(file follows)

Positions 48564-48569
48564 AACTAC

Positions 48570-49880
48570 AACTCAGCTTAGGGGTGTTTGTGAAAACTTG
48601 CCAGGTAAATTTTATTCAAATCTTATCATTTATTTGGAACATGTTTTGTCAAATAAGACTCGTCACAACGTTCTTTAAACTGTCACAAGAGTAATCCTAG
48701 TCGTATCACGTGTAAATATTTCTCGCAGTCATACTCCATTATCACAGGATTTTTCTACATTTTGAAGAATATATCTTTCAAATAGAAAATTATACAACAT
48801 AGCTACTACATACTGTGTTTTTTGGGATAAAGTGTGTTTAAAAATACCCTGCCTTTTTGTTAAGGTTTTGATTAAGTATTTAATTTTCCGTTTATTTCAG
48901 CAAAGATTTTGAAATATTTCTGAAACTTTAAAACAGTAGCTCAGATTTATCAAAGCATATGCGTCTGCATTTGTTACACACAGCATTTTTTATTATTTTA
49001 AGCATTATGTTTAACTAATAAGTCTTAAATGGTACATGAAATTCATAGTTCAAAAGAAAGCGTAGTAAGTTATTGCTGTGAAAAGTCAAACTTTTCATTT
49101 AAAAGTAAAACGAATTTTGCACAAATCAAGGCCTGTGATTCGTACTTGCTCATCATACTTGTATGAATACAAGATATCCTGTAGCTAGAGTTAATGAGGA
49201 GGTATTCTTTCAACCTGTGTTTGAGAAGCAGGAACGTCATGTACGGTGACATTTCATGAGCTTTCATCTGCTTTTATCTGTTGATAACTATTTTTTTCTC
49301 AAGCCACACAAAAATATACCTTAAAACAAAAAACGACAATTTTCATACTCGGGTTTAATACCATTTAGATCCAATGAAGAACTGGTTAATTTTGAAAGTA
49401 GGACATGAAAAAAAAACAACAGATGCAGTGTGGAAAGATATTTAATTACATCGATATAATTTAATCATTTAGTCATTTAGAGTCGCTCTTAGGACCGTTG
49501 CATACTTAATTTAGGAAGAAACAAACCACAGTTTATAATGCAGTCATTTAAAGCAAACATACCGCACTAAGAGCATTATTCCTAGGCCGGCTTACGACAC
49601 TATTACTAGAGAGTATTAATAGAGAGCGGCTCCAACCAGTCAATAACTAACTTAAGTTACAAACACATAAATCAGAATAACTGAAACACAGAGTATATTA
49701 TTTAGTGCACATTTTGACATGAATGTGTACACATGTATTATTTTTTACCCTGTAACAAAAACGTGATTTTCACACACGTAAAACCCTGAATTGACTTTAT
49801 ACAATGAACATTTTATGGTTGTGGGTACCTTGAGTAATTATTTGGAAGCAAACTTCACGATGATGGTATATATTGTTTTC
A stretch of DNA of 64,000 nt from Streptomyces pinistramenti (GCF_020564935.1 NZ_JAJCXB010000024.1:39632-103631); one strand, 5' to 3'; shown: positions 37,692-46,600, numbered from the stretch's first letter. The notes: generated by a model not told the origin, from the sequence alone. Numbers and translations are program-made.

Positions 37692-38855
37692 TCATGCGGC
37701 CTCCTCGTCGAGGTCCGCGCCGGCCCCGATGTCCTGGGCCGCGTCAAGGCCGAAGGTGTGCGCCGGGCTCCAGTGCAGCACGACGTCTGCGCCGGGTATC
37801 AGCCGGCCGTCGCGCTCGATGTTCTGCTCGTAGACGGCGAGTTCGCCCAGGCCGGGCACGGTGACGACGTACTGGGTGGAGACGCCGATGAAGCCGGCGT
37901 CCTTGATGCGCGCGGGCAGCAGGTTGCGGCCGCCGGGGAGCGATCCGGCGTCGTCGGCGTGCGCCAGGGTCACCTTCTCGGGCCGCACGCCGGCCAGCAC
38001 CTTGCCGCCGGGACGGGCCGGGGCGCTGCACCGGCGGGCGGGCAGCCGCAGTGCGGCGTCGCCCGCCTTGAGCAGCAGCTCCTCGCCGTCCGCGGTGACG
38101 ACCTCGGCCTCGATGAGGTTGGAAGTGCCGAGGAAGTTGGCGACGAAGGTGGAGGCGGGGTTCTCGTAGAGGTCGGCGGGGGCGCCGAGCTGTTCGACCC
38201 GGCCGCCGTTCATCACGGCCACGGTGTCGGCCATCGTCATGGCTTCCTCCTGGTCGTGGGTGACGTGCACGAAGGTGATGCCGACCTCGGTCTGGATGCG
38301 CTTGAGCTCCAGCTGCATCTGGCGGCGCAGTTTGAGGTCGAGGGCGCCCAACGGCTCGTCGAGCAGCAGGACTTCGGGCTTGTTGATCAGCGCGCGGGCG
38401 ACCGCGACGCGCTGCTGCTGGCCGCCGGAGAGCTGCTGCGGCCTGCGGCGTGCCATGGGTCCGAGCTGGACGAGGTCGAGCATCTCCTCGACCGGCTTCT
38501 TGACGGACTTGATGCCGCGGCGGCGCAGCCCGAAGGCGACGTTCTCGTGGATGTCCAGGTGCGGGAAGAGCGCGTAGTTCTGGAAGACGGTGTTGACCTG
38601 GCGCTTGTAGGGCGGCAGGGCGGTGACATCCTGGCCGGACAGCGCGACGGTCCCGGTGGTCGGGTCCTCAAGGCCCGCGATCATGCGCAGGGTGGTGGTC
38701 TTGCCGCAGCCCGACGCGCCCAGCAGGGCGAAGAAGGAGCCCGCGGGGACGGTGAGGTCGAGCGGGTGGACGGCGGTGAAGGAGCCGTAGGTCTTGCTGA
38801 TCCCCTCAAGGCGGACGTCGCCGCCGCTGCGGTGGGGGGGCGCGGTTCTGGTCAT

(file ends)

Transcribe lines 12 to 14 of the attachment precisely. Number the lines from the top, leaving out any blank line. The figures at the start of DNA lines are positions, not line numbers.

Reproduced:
49301 AAGCCACACAAAAATATACCTTAAAACAAAAAACGACAATTTTCATACTCGGGTTTAATACCATTTAGATCCAATGAAGAACTGGTTAATTTTGAAAGTA
49401 GGACATGAAAAAAAAACAACAGATGCAGTGTGGAAAGATATTTAATTACATCGATATAATTTAATCATTTAGTCATTTAGAGTCGCTCTTAGGACCGTTG
49501 CATACTTAATTTAGGAAGAAACAAACCACAGTTTATAATGCAGTCATTTAAAGCAAACATACCGCACTAAGAGCATTATTCCTAGGCCGGCTTACGACAC